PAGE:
Announcing Stack Overflow Documentation

We started with Q&A. Technical documentation is next, and we need your help.

Whether you're a beginner or an experienced developer, you can contribute.

Sign up and start helping → Learn more about Documentation →

We need to migrate our database from MSSQL to Oracle and we have over 100 stored procedures written in PL/SQL TSQL. I know its a long shot, but has anybody ever successfully used an automatic migration tool to do the work? I've seen some tools on the web, but I have no way to judge their ability to handle various code. Any personal experience in the matter would help.

share|improve this question

closed as off-topic by ChrisF Aug 28 '14 at 7:57

This question appears to be off-topic. The users who voted to close gave this specific reason:

  • "Questions asking us to recommend or find a book, tool, software library, tutorial or other off-site resource are off-topic for Stack Overflow as they tend to attract opinionated answers and spam. Instead, describe the problem and what has been done so far to solve it." – ChrisF
If this question can be reworded to fit the rules in the help center, please edit the question.

"We need to migrate our database from MSSQL to Oracle and we have over 100 stored procedures written in PL/SQL." This does not make sense. If you are converting from MSSQL to Oracle, then surely your stored procedures are written in T-SQL, and you want them converted to PL/SQL... ? – ObiWanKenobi Jun 29 '10 at 17:05
@ObiWan, thanks, fixed that. – gooli Jul 1 '10 at 14:13
up vote 4 down vote accepted
  1. SwisSQL - SQL Server to Oracle Migration Tool 3.5;
  2. tsql to pl sql;
  3. Convert SQL Server T-SQL to Oracle PL/SQL (syntax and equivalences);

However, there are some optimisation that may be required to perform after the conversion is done. So, you should consider revising the conversion after it is done.


Another interesting tool would be:

Spectral Core's Full Convert Enterprise

Do you have experience with any of them?

Unfortunately not. I have just performed conversions to SQL Server using SSIS.


There seems to be a more appropriate tool directly from Oracle that I would better trust.

Directly from Oracle: Migrating from Microsoft SQL Server to Oracle

And the core features:

SQL Developer Migration technology supports the following core features when migrating from Microsoft SQL Server:

  • Automatically converts column data types to appropriate Oracle data types.
  • Automatically resolves object name conflicts, such as conflicts with Oracle reserved words.
  • Parses and transforms T-SQL stored procedures, functions, triggers, and views to Oracle PL/SQL.
  • Provides advanced customization capabilities such as the ability to change data type mappings, delete and rename objects.
  • Generates reports about the status of the migration.
  • Generates the DDL scripts for the creation of the destination Oracle database.
  • Generates scripts for data movement
  • Displays informational, error, and warning messages about the migration in a progress window.

    1. So, I would suggest that you look out everything in details that is not above-mentionned;
    2. Take a good look to the information details provided by the tool;
    3. Test your stored procedures after they are converted.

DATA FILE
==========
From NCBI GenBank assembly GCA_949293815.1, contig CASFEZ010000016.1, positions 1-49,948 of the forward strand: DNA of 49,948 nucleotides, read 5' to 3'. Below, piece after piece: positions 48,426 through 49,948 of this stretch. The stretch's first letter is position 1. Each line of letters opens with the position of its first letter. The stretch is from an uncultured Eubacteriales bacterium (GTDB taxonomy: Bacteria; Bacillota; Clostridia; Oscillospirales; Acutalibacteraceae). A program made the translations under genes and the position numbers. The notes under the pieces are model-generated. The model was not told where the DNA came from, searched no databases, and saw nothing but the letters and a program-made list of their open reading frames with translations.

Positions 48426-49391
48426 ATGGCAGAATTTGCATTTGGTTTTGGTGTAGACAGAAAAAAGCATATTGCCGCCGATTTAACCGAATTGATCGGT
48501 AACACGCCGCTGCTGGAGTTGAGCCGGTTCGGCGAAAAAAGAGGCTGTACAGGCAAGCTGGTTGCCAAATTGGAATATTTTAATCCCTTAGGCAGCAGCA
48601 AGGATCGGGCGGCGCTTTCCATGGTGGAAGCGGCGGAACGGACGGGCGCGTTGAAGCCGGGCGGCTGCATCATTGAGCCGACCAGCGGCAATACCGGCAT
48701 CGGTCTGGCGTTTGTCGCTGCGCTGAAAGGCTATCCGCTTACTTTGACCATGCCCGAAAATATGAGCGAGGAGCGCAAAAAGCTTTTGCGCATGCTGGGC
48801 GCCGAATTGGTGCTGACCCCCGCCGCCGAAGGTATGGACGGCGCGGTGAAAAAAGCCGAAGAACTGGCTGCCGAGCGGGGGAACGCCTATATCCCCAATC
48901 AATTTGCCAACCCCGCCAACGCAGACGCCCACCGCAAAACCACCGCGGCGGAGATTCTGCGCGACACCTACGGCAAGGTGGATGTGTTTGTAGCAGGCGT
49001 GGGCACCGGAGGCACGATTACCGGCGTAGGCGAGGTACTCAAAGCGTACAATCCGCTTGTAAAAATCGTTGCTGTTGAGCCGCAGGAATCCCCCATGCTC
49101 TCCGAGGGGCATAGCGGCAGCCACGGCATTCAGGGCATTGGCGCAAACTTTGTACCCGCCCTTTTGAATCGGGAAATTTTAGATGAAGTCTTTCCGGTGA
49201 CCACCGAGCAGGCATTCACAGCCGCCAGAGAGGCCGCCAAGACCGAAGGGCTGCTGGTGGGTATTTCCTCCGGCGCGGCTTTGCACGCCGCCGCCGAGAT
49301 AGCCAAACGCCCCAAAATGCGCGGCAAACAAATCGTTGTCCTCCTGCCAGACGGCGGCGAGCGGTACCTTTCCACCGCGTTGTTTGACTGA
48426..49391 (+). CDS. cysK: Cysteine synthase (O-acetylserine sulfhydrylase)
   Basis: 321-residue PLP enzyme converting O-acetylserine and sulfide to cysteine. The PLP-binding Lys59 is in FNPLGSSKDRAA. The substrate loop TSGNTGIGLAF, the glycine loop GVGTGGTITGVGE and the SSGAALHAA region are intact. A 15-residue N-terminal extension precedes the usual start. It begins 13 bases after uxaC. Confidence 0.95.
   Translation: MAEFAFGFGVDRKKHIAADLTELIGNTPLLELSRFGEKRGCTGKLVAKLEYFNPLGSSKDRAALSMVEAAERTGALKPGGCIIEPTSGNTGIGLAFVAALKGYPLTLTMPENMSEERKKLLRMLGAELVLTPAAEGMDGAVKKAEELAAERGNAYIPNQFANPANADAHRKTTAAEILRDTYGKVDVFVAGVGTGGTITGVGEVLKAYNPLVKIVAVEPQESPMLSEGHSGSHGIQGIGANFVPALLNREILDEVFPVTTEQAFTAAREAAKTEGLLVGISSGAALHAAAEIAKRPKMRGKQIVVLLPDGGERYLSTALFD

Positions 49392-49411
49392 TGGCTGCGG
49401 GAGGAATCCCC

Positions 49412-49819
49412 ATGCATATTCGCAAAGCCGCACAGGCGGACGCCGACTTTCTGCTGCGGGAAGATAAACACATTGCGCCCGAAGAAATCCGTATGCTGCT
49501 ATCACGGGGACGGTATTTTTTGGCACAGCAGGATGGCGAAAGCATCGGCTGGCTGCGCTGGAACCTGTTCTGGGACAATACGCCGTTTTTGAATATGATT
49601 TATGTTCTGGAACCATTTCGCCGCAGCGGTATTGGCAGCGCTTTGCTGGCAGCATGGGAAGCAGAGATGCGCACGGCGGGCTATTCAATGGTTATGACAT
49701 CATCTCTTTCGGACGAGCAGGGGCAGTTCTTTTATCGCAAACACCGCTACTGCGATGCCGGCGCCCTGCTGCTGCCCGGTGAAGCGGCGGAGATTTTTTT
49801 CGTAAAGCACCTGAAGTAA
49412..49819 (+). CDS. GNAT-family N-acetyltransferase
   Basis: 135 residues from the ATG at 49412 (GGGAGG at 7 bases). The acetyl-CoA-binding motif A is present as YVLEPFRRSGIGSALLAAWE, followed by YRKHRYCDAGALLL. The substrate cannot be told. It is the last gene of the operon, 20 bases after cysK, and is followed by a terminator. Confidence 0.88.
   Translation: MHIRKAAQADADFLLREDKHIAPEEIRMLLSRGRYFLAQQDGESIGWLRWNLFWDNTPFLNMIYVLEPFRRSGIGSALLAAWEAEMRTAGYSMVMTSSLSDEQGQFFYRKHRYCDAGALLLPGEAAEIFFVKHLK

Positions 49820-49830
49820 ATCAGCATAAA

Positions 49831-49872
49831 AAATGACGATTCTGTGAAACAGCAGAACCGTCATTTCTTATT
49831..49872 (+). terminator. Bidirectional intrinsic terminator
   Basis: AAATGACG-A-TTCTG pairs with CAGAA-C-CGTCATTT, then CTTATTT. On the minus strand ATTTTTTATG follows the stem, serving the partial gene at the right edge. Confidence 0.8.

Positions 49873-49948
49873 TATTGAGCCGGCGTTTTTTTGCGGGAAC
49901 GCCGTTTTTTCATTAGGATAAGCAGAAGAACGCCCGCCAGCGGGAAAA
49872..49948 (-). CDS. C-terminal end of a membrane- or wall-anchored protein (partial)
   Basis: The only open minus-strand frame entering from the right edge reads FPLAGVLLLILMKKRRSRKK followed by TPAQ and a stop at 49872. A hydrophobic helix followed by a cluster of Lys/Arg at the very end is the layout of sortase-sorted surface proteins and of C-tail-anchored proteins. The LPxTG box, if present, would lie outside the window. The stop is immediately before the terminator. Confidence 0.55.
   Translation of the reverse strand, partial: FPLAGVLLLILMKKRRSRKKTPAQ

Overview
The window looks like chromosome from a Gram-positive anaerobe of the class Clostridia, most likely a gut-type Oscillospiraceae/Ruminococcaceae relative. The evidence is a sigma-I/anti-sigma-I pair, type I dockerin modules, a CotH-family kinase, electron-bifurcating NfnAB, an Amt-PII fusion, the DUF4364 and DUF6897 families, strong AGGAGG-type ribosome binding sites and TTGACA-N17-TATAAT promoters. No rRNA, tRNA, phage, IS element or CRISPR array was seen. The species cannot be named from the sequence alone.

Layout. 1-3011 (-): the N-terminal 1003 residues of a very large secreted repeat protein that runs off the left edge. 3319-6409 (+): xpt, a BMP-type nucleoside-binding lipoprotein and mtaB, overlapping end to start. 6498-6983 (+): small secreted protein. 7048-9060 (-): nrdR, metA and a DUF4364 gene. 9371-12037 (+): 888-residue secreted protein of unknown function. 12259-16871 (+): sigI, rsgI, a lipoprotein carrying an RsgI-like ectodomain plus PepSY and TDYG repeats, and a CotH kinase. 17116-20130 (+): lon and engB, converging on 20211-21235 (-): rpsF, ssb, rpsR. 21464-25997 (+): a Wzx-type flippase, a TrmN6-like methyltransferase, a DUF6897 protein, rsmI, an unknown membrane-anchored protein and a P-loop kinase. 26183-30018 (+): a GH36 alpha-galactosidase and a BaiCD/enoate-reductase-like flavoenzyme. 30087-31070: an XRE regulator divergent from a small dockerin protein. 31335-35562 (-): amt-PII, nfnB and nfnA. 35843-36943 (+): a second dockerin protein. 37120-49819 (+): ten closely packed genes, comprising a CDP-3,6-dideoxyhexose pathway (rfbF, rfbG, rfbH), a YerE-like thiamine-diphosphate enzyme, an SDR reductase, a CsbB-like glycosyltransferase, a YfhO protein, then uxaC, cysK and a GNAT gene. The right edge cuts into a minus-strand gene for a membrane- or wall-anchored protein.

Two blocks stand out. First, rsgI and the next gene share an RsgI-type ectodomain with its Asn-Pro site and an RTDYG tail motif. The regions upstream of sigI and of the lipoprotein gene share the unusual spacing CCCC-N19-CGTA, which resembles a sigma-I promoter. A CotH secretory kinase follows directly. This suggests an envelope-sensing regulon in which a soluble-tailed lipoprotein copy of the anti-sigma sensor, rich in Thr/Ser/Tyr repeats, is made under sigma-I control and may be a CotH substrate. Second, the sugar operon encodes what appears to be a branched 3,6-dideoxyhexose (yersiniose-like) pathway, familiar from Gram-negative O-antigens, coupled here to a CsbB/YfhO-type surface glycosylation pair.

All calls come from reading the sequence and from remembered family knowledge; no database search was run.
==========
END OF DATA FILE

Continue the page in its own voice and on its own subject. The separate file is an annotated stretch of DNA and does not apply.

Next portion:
If you take a look as what SQL Server doesn't offer in comparison to Oracle, these are points where I would look first. In order to know these differences, follow the 3. Convert SQL Server T-SQL to Oracle PL/SQL (syntax and equivalences) link above.

share|improve this answer
Do you have experience with any of them? How close do they come to working? Did you encounter any subtle errors I should look out for? – gooli Jun 29 '10 at 13:09
Please see my edits for answers. Yet 100 stored procedures is not a lot of work to do by hand, if you're comfortable with Oracle PL/SQL. – Will Marcouiller Jun 29 '10 at 13:47
The translation is not what I'm worried about, it's the testing the daunts me. But I guess there is no way to avoid that. We're probably going to write a unit test suite in Java that will be able to run against both Oracle and SQL Server and act as a regression tool. Thanks for your in-depth answer and research. – gooli Jul 1 '10 at 14:17
This was a pleasure to provide you with information I searched for. I do hope this does help you along the migration. Please, let me know afterwards the practice that you have been through so that I can better learn myself. Thanks for accepting my answer, I appreciate it, sincerely. Have a good day! =) – Will Marcouiller Jul 2 '10 at 3:01

I would suggest doing it by hand. First, to me, personally, a 100 doesn't sound too bad at all. I'd bet that your development follows patterns - using getutcdate() instead of current_timestamp, etc. This means, there probably are a few very repetitive problems that you and your team will be able to learn from. To me, this will hold the added benefit of teaching you PL/SQL nuances/extensions, which you'll probably need to learn in order to maintain / expand the new system.

Good luck!

share|improve this answer
Doing it by hand is the default option we were going with, but I thought I'd see if there was a simpler way. Thanks. – gooli Jul 1 '10 at 14:14

In the past I tried to do the opposite, but I'm afraid there's no 100% reliable way. Some features are unique to each RDBMS and can't be replicated by a tool (for example IDENTITY fields in SQL Server vs Sequences in Oracle). Considering that, at the end, I had to review each Stored Procedure to ensure it does what it's supposed to do, I realized it was better to plan a manual port and learn some PL/SQL while doing it.

share|improve this answer

Not the answer you're looking for? Browse other questions tagged or ask your own question.